Games » Oakland AthleticsAug3
For the ninth time in a one-run win, Jason Kendall blocked a pitch in the dirt with a runner on third. That’s a big deal. At least it’s a big deal to me and a big deal to this scoring system and a big deal to anyone who’s ever played or managed at a high level.
It’s not as big a deal to most of the metrics guys or fantasy baseball players because they look almost exclusively at numbers. Those numbers reflect offense much better than defense, and blocking pitches usually doesn’t register. So Jason gets no credit for one of his best and most important skills.
Looking at numbers is important and can tell you a lot, but I thought this game was filled with moments that matter yet don’t show up in a box score. For instance:
Three times, Kyle Davies got two outs in an inning and then gave up a walk. A two-out walk can be a sign of poor focus. The pitcher gets two outs, mentally relaxes, and all hell breaks loose.
Rajai Davis was one of those two-out walks. Rajai is faster than bad news, so now Kyle’s focus was divided. Poor approach. If you get the batter, it doesn’t make any difference what the runner does. Kyle tried to pick Rajai off, Billy Butler continued his policy of not being much help to the people who throw baseballs at him, and the throw got away. Davis ended up on third and went on to become one of the two walks that scored.
Kendall picked up more defensive points by backing up first on a wild throw from second. This is the kind of stuff that goes unnoticed until someone throws a ball away and sometimes not even then. Coaches and this system appreciate players who hustle into position in case they’re needed.
Jose Guillen went zero for four, but it’s how he did it that matters: two weak grounders and two weaker pop-ups. Guillen is now something like zero for his last 12 and two for his last 32, but not all outs are equal. A guy who’s smoking the ball but not getting hits shouldn’t bother you. A guy who can’t get the ball out of the infield is a worry.
Gordon hit another home run to the opposite field. Another big deal. It means he’s letting the ball get deeper in the zone, which leads to better pitch selection. Hitting the ball out shows Alex going the other way doesn’t mean he has to give up power.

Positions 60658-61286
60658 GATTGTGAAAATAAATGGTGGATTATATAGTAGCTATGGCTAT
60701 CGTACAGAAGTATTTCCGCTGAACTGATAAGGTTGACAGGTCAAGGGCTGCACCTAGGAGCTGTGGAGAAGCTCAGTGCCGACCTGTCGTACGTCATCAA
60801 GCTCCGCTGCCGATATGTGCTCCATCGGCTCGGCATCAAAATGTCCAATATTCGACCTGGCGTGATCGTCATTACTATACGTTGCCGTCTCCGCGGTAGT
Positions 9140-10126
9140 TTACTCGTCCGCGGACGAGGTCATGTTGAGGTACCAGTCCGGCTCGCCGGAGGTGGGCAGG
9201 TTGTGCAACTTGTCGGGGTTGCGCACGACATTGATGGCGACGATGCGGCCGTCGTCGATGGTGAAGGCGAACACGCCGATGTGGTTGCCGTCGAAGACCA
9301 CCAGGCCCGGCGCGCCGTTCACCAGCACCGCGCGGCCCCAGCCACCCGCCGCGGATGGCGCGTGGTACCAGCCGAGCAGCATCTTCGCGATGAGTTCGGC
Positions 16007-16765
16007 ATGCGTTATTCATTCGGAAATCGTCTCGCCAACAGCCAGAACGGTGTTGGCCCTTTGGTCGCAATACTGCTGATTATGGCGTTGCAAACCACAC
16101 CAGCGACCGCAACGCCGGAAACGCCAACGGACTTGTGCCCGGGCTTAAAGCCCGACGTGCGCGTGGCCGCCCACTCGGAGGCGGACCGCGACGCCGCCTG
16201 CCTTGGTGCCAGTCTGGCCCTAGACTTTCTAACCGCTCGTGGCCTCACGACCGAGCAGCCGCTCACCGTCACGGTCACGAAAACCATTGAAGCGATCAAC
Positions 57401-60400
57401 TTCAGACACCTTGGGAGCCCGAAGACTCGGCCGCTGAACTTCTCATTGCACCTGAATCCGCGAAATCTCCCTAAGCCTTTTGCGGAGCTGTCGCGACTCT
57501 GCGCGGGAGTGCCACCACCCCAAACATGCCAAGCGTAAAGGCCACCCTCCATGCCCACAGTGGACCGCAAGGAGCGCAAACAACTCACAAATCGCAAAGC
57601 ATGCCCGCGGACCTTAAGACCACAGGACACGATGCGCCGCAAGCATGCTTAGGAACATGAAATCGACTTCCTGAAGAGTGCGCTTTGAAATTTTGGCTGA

Mitch Maier made a catch on a low line drive that stayed in the sun. Despite playing nearly blind, Mitch hung in there and made the catch.
Mitch continued to have good at-bats, hitting the ball hard twice, walking once and laying down a sacrifice bunt in the ninth. He picked up points for baserunning, freezing twice on line drives (the correct play because it prevents being doubled off, but it’s really hard to do because your body says “let’s get going,” and one step in the wrong direction and you’re screwed). Mitch picked up more points for getting in a rundown between third and home and allowing the trailing runners to advance and then lost points for a mental mistake.
After the rundown, Mitch and Yuniesky Betancourt were both standing on third. So far, so good. The next thing that’s supposed to happen is the fielder tags both runners. The preceding runner is entitled to the base, so Yuniesky would be out…but Mitch left the base prematurely and was tagged while off the base. This messed up everybody: Mitch was out, which meant Yuni had the right to the base, but the umpire anticipated the play being done correctly and mistakenly called Betancourt out.
Meanwhile, Mitch had already started for the dugout before realizing he might not be out. The A’s catcher, Kurt Suzuki, was calling for the ball, so Mitch turned and headed for home. This treated the fans to the unusual sight of a player sliding into home pretty much directly from the pitcher’s mound. Mitch slid in safe, but was then called out for leaving the basepath.
After this mess, the Supreme Court met, and in a 5-4 decision (Maier v. Good Baseball) ruled that Mitch was out and Betancourt was safe (the right call). At this point, the A’s manager, Bob Geren, appealed, arguing if Betancourt was called out on third and Maier was called out for leaving the basepath, how come I don’t have two outs?
Geren was ejected for asking a logical question too strenuously, and the game went on.
And most of this won’t show up in a box score. You really need to watch these games if you want to know what’s going on.